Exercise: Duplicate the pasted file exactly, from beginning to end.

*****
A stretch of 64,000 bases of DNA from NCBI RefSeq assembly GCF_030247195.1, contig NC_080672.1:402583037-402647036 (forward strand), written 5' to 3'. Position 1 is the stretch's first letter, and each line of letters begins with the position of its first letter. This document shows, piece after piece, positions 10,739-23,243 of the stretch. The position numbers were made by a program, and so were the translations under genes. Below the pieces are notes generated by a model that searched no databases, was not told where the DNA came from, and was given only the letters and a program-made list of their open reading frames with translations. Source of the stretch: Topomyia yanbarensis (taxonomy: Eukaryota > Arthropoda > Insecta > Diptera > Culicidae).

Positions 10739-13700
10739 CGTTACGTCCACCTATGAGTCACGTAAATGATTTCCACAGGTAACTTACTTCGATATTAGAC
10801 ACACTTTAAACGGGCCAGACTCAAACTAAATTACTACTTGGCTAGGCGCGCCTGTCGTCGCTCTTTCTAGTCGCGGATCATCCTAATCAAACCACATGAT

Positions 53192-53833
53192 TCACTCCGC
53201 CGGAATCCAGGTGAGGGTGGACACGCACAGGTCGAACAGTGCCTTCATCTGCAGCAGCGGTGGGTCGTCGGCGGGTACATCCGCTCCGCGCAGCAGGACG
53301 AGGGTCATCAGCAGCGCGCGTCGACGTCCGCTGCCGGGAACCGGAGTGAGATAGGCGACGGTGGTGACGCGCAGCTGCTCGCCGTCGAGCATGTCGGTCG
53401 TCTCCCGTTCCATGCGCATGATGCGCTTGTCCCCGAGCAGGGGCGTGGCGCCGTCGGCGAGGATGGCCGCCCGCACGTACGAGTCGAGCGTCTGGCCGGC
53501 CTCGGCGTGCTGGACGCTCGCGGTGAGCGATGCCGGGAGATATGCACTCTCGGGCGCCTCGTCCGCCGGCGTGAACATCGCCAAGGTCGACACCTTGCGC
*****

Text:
A stretch of 64,000 bases of DNA from NCBI RefSeq assembly GCF_030247195.1, contig NC_080672.1:402583037-402647036 (forward strand), written 5' to 3'. Position 1 is the stretch's first letter, and each line of letters begins with the position of its first letter. This document shows, piece after piece, positions 10,739-23,243 of the stretch. The position numbers were made by a program, and so were the translations under genes. Below the pieces are notes generated by a model that searched no databases, was not told where the DNA came from, and was given only the letters and a program-made list of their open reading frames with translations. Source of the stretch: Topomyia yanbarensis (taxonomy: Eukaryota > Arthropoda > Insecta > Diptera > Culicidae).

Positions 10739-13700
10739 CGTTACGTCCACCTATGAGTCACGTAAATGATTTCCACAGGTAACTTACTTCGATATTAGAC
10801 ACACTTTAAACGGGCCAGACTCAAACTAAATTACTACTTGGCTAGGCGCGCCTGTCGTCGCTCTTTCTAGTCGCGGATCATCCTAATCAAACCACATGAT

Positions 53192-53833
53192 TCACTCCGC
53201 CGGAATCCAGGTGAGGGTGGACACGCACAGGTCGAACAGTGCCTTCATCTGCAGCAGCGGTGGGTCGTCGGCGGGTACATCCGCTCCGCGCAGCAGGACG
53301 AGGGTCATCAGCAGCGCGCGTCGACGTCCGCTGCCGGGAACCGGAGTGAGATAGGCGACGGTGGTGACGCGCAGCTGCTCGCCGTCGAGCATGTCGGTCG
53401 TCTCCCGTTCCATGCGCATGATGCGCTTGTCCCCGAGCAGGGGCGTGGCGCCGTCGGCGAGGATGGCCGCCCGCACGTACGAGTCGAGCGTCTGGCCGGC
53501 CTCGGCGTGCTGGACGCTCGCGGTGAGCGATGCCGGGAGATATGCACTCTCGGGCGCCTCGTCCGCCGGCGTGAACATCGCCAAGGTCGACACCTTGCGC